Montale’s and Wordsworth’s poems from Ossi and sections of The Prelude share the plaintive refrains of debt, where any attempt to evoke is buttressed by the poets’ doubting their worthiness as the recipients of such gifts, no matter how terrifying some of them should have been (see Wordsworth’s narratives about watching the authorities drag a corpse from the lake or his being hounded by the shadow of a mountain after he stole a boat). The persuasive rawness of thought in each convinces me that the poets are deciding within the construction of the line, despite frustration, what they need to do with their art, and what these places have done for it. Montale writes,
If only I could force
some fragment of your ecstasy
into this clumsy music of mine;
had I the talent to match your voices
with my stammering speech—
I who once dreamed of acquiring
those salt sea words of yours
where nature fuses with art—
and with your vast language proclaim the sadness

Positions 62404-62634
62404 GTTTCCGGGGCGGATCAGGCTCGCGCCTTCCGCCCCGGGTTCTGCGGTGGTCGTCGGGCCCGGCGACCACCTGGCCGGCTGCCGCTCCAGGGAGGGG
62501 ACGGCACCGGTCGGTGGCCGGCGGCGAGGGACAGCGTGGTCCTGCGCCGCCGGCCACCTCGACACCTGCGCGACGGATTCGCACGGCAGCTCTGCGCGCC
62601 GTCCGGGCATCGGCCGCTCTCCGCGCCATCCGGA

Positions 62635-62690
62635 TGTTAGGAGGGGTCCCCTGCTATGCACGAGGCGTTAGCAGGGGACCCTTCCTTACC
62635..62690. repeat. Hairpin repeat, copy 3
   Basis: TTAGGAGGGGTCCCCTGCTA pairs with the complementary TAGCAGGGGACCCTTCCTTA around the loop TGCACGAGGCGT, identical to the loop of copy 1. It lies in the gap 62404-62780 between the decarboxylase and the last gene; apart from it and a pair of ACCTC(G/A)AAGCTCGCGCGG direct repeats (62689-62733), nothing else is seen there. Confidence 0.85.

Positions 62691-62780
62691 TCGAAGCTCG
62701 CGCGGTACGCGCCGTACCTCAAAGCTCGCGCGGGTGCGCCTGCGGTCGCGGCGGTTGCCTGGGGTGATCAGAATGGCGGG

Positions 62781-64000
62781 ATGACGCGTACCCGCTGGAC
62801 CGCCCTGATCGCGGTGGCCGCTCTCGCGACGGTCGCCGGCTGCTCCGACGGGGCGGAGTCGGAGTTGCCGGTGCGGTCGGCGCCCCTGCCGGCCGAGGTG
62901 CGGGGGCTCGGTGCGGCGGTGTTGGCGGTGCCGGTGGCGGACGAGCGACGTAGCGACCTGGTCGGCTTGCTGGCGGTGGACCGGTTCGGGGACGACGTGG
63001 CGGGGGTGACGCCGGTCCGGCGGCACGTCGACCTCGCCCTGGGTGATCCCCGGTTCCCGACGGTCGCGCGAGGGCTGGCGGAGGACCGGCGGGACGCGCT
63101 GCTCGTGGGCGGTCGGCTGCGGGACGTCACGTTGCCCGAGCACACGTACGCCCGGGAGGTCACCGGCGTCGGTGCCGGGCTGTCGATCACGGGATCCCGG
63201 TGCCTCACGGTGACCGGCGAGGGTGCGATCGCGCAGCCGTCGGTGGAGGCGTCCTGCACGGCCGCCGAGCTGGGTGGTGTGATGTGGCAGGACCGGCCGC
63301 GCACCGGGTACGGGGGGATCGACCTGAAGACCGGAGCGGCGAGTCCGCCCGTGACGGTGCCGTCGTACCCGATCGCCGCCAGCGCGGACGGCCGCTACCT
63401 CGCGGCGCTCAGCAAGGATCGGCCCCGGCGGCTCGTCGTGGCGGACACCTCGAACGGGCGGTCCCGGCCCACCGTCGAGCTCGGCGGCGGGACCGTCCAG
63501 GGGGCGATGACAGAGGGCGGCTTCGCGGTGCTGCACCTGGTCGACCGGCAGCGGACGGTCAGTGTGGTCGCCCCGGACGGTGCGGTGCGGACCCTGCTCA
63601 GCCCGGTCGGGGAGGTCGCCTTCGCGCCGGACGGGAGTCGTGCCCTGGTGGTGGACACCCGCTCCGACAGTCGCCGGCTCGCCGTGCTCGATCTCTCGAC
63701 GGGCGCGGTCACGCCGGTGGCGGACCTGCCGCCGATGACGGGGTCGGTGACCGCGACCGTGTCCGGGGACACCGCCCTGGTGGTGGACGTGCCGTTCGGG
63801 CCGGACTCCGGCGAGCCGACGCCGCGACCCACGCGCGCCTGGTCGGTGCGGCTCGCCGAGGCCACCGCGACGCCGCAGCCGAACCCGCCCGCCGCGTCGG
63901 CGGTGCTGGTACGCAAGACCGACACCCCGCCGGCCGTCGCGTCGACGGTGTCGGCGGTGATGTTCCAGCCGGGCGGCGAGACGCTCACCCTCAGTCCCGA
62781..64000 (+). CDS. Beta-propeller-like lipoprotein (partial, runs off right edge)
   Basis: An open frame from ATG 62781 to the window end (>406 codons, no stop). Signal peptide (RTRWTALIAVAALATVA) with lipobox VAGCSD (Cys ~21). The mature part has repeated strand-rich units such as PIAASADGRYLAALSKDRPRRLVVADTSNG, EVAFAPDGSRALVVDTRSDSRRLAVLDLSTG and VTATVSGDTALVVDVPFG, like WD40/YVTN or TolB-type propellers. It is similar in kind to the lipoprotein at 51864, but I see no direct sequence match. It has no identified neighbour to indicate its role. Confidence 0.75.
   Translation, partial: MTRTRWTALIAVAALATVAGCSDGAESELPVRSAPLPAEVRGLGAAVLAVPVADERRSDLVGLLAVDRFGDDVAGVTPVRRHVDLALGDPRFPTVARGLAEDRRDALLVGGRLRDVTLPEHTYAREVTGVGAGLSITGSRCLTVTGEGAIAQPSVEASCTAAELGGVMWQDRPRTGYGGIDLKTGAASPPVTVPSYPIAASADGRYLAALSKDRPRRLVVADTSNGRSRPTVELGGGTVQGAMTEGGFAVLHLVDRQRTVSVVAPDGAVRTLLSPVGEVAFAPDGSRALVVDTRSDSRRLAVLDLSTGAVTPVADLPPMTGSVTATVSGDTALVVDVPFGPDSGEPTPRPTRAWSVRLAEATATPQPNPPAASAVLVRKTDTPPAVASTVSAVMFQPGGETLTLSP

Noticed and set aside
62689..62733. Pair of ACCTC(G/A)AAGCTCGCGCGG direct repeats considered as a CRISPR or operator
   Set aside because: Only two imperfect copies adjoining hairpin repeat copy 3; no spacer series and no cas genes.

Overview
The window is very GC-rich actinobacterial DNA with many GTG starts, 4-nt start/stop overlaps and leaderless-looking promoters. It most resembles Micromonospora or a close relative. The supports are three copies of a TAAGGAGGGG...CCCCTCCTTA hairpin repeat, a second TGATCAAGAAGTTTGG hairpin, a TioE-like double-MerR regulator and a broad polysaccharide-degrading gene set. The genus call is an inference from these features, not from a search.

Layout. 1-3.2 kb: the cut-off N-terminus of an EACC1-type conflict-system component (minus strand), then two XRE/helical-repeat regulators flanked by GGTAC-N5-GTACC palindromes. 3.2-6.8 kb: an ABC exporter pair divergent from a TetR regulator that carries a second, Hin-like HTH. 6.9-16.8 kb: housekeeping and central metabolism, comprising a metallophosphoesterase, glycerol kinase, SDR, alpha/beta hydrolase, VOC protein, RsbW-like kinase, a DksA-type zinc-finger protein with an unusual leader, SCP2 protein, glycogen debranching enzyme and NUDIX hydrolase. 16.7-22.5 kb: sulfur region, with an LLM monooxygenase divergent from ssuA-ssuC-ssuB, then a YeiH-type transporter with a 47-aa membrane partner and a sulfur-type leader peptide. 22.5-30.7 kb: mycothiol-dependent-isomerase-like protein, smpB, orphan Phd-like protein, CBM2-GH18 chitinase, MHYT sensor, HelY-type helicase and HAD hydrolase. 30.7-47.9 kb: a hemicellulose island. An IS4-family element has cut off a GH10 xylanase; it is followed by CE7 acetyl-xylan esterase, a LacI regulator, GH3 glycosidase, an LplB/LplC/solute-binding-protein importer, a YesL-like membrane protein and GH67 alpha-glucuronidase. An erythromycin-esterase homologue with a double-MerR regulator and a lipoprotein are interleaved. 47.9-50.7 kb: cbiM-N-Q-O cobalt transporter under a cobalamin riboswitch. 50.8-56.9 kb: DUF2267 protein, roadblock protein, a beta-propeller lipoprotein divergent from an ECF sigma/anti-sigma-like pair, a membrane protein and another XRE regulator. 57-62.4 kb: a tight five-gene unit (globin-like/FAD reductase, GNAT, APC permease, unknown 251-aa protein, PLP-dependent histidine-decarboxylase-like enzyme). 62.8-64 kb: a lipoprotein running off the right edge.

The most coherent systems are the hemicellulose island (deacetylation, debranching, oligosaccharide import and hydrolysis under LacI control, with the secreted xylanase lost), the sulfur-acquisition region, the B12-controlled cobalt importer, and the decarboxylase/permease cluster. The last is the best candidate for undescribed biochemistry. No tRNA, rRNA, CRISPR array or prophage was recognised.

of an aging boy who shouldn’t have learned how to think.
“Mediterraneo” is a sequence of almost epistolary dramatic monologues, addressed to the paternal sea, the recipient of Montale’s churning thoughts and images. Wordsworth turns to the River Derwent, which ran, as the poem explains, in back of his childhood house at Cockermouth. What is unmistakable in the lyric prayers of both poets is a cathartic energy that both describes while it addresses; evoking and invoking these bodies of water and their surroundings in memory ultimately brings the poets closer to themselves, their ambitions for their art. In his poem “End of Childhood” Montale seems less satisfied with the ambiguities and acknowledges the chore of remembering (which, in “The Prelude” seems so facile, so fluent). Of being a child-denizen of the Ligurian coast, he writes,
We rarely crossed the nearest ridges
of those peaks; even now our memory, exhausted,
lacks the courage to cross them . . .
...But we came back home from those mountain paths.
For us they became a flickering
alternation of strange realities,
but governed by an elusive rhythm.
Each instant, burning
into future instants, left no trace.
Just being alive was adventure, fresh, too fresh,
hour by hour, and the heart racing, always faster.
There were no rules,
no measure, no sure way
of dividing joy from sadness.